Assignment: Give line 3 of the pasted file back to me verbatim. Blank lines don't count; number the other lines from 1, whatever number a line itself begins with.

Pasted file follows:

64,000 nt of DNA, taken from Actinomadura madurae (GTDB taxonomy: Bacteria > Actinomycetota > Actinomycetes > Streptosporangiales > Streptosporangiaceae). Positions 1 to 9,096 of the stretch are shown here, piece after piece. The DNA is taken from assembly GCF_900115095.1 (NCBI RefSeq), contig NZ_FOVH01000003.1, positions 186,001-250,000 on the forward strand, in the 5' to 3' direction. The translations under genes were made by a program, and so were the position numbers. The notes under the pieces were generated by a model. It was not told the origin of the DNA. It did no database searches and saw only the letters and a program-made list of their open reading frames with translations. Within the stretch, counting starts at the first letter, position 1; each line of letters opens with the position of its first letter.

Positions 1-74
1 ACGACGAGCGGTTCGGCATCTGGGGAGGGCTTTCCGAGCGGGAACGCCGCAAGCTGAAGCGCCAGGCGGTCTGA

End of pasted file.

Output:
1 ACGACGAGCGGTTCGGCATCTGGGGAGGGCTTTCCGAGCGGGAACGCCGCAAGCTGAAGCGCCAGGCGGTCTGA